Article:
Monday, June 28, 2010

Agile Survivor: How to Avoid Getting Voted Off the Island!

One of the most interesting things about moving to Agile is the self-governing aspect of being on a scrum team. Agile provides tremendous transparency to its participants. Everyone is working together to get a goal accomplished, and they become accountable to each other each day in the daily stand-up meeting.

If you can't cut it, the team will eventually boot you from the island, ala Survivor. The only thing missing is the formal tribal council, the tiki flame lantern and the metal do-bob to extinguish your flame.

Though eliminating individuals really shouldnt be the goal of any organization, raising the bar and expecting great performance is.. and, if after numerous attempts at counseling, etc. the individual doesn't improve, this hard reality will ultimately pay off. Its actually kind of refreshing to management to witness "self-governing" teams take the action necessary to get results. So, from this perspective, Agile can be a great way to raise the bar.

However, Agile teams can get "clickish," and they can, over time, become stagnant in productivity. Why?

The Agile methodology tends to group individuals that will work together for many sprints, often for years. Teams get into a groove, and you may find yourself creating "high performance" as well as "regular" performance teams. But the stagnancy problem can occur at the peak of the maturity of an Agile team: when the team becomes comfortable with all its members. Typically, at this time, the team has come to love agile, each other, and they feel productivity is just fine.

But what if it isn't?

LAS VEGAS - DECEMBER 12:  Traffic travels on t...Image by Getty Images via @daylife
I recently attended an Agile conference in Lost Wages (aka Las Vegas), where a few senior types (old foagies like me) started asking about how to improve overall performance of Agile teams. There weren't too many good answers in the sessions. Responses seemed a bit defensive, and delivered with a "you don't get it" sort of attitude.

Well, I got news for some of those speakers. While the Agile experience is extremely rewarding to the team, project results are non-negotiable. What I mean is "Results are defined as Scope delivered within time and cost constraints." Businesses invest in IT projects because they want results, not just a great experience for the techies... and, don't get me wrong, when the experience is good and the employees love it, then generally, you'll have more dedication to the projects, and the team will get "more into" their work.... no argument there. I'm talking about overall results.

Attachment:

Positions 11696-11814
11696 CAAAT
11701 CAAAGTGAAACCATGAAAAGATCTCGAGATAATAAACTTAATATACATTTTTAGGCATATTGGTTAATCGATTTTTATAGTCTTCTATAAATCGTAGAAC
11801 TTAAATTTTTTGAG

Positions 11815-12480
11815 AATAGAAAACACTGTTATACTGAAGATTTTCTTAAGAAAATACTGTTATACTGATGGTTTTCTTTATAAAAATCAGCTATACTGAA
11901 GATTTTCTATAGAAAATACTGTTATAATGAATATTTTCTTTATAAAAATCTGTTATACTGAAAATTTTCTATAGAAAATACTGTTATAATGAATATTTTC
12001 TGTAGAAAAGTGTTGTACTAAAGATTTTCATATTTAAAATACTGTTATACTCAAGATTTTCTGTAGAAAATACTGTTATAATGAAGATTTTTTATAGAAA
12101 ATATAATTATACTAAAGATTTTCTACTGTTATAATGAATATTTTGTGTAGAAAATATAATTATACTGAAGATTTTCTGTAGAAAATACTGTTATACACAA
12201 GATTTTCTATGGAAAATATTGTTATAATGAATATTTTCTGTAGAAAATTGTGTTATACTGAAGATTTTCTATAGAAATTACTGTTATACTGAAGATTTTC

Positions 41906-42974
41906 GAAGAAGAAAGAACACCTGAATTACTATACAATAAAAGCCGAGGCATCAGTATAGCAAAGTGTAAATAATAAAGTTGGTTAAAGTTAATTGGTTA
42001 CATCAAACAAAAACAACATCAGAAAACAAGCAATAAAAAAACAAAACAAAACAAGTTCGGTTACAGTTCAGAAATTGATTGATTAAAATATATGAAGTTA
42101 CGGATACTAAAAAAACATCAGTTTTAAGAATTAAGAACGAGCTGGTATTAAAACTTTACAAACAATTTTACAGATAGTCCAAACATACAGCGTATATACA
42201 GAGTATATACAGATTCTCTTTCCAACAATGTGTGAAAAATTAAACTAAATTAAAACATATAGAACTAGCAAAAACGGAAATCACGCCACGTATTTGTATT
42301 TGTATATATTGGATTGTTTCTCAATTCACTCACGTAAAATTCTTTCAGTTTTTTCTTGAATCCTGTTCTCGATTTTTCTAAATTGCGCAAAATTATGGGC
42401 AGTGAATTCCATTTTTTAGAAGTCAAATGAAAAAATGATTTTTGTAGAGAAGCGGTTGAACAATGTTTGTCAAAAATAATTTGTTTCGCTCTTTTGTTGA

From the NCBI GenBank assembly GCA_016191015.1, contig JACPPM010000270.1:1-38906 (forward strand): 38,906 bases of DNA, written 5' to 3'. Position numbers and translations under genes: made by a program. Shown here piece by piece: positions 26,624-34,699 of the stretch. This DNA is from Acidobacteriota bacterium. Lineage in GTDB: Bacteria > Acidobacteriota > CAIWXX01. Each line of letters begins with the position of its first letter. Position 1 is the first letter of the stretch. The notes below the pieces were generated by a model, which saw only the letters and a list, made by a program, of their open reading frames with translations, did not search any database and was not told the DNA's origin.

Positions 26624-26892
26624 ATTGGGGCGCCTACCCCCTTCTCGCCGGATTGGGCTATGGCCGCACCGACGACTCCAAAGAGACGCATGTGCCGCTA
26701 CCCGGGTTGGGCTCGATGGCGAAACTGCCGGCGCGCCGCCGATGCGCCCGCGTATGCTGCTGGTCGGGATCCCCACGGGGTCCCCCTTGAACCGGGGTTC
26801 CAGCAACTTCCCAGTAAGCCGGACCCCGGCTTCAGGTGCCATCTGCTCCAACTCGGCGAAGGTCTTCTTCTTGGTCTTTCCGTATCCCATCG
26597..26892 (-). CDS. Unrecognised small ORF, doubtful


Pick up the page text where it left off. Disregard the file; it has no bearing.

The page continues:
There is no argument that Agile is a game-changer. Users are brought in early, and your team is always working on high priority items with frequent deliverables. That's all goodness. But, as a manager, you need to be aware of various items:
  1. Measure Personal Productivity- OMG! How can you single people out????? Tepper, you are a sacriligeous hypocrite! Stop insulting the Agile Gods! Look, as a manager, you need to make sure your team is still playing a little "Survivor".... Chances are there may be people getting carried by others, who may be creating negative inflow or regression errors. It's human nature to take care of our own, and Agile teams can become family. The reality is they have probably stopped optimizing their productivity. Measuring personal productivity and occasionally changing team members around will keep things crisp- but shake things up too often and you'll only introduce chaos.
  2. Identify and Correct Negative Inflow and Regression Problems- What problems are being created and who is creating them? Ultimately, these items turn into additional work for the team. What is breaking in production? As the manager, it is your responsibility to deliver projects with high quality. Get your teams to find these and deal with the root cause.
Over the next few blogs we'll discuss techniques to measure and prevent many of the issues that slow down Agile teams.

What are your challenges in your Agile implementation? How are you optimizing performance? I'd like to know.
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